When a patient receives a terminal illness diagnosis, they may have the option to receive end-of-life care in different settings, such as
- Their home
- An assisted living community
- A nursing home
- A hospital
- A skilled nursing facility
- Independent hospice facilities
Patients typically want to receive hospice care at home for maximum comfort, and their families often prefer that as well. However, that’s not always the best choice, especially when the patient has a particularly complex or aggressive condition with symptoms that would be challenging to manage in a home setting.
In those cases, a hospice program in a hospital or skilled nursing facility (SNF) may be the best option. Not only will this ensure the patient has regular access to pain and symptom relief, but it will also reduce stress for the patient’s family. In many cases, once the patient’s symptoms are under control, they can return to in-home hospice care.
If you’re considering starting a hospice business and doing your research, keep reading to find out how hospice care differs at home vs in a hospital setting. (Note that in both scenarios your hospice is responsible for patient care, but the level of effort and exact duties may differ.)
Hospice care at home vs hospital (or skilled nursing facility)
For the purposes of this article, the information below assumes similar operations between a hospital and SNF, as both may offer in-patient hospice services and are often referenced together in the Code of Federal Regulations (CFR), an official publication containing rules published in the Federal Register by departments and agencies of the federal government.
1. Equipment and service responsibilities
With at-home hospice care, your hospice will need to supply, transport, and maintain all equipment and medical devices necessary to manage the patient’s condition and provide comfort.
Hospitals and SNFs often have some or all of the necessary medical equipment on hand, so your hospice may not need to supply as much equipment. It depends on how you provision these items in your agreement with the facility.
2. Coordination of care
While your hospice is the only entity providing care in an at-home care setting, hospice care in a hospital or SNF setting requires consultation with that facility’s care team. To ensure there are no gaps in care for the patient, you must have a written agreement in place with the SNF in accordance with Part 418.112 of the CFR.
Here are summary points of the nine items that must be in this agreement:
- The communication approach your hospice team and the SNF team will use
- A provision that the SNF will immediately notify the hospice if certain conditions occur
- Confirmation that your hospice assumes responsibility for determining the appropriate course of hospice care
- An agreement that the SNF team assumes responsibility for furnishing 24-hour room and board care
- An agreement that your hospice provides services at the same level as those that would be provided if the patient were in their own home
- Details of your hospice’s responsibilities, including providing medical direction, provision of medical supplies, and other hospice services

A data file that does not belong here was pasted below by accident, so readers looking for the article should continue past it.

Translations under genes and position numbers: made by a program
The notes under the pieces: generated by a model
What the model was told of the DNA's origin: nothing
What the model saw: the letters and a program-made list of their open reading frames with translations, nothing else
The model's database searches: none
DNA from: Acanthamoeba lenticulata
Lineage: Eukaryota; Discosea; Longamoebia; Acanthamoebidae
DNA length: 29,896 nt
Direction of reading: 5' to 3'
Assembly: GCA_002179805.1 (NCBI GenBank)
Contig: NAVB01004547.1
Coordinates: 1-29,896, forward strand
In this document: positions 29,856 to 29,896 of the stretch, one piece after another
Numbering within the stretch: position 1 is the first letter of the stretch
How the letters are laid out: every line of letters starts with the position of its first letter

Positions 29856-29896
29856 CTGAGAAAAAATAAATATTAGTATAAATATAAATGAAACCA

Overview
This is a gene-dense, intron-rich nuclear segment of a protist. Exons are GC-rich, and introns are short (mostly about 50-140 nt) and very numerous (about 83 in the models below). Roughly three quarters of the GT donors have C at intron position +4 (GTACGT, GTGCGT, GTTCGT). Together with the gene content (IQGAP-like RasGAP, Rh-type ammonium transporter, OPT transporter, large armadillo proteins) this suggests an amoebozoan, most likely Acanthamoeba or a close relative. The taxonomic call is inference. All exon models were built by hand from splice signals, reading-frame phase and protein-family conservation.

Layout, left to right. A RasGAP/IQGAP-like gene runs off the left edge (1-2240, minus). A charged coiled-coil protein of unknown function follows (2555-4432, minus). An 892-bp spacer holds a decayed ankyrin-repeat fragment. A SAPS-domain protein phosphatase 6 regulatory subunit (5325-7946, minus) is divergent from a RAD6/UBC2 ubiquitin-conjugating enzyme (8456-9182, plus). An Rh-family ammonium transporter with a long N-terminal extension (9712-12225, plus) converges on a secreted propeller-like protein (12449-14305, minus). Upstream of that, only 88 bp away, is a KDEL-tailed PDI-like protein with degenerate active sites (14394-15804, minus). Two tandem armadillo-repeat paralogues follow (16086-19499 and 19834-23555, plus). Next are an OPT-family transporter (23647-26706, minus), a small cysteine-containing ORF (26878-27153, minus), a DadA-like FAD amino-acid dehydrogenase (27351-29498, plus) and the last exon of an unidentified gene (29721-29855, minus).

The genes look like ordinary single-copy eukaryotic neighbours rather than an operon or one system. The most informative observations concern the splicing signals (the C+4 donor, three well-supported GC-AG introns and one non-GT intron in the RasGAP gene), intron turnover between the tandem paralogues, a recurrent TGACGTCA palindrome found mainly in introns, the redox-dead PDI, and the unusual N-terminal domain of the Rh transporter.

- A provision that your hospice may use SNF nursing personnel where permitted by state law and as specified by the SNF to assist in administering prescribed therapies to the extent of the services the patient’s family would render
- Confirmation that your hospice will report all alleged violations involving mistreatment, abuse, and theft of patient property to the SNF administrator within 24 hours of discovery
- A delineation of responsibilities of your hospice and the SNF regarding bereavement services for SNF staff
The Centers for Medicare & Medicaid Services (CMS) is a federal agency that provides numerous Medicare hospice regulations that facilities must abide by — whether the facilities are part of a hospital, nursing home, or home health agency.
CMS establishes the payment amounts you’ll receive in providing hospice care. For full details regarding payments, refer to Part 418.302 of the CFR.
In summary, payment rates are fixed and differ across four categories:
- Routine home care
- Continuous home care
- Inpatient respite care
- General inpatient care
As you can probably guess from the category titles, the first two relate to home-based hospice care, and the latter two relate to inpatient or facility care. Exact payments for each of these categories vary based on the geographic location of the services provided.
Smooth, effective hospice operations with Jotform
Efficient hospice operations become even more important when you’re required to collaborate with another healthcare team. You can accomplish this with Jotform Enterprise, a secure solution for hospices to ensure consistent process outcomes and regulatory compliance with easy-to-build forms:
- Hospice consent form: Ensure you have a proper record of a patient’s acceptance of care.
- Hospice referral form: Get all the details you need from hospital and other referrals, including patient and physician information.
- Hospice discharge summary form: Maintain a proper record of each patient’s discharge, including physician instructions and prescribed medications for care at home or another facility.
These and other hospice care forms are simple for administrators to create and easy for patient families and SNF staff to access. Plus, you can customize the forms in just minutes with our no-code builder so they perfectly suit your hospice’s unique needs.
In addition, hospice administrators can assign custom permissions to different users, ensuring that only the right people see confidential patient information. Start building forms for your hospice business today.
Photo by Andrea Piacquadio
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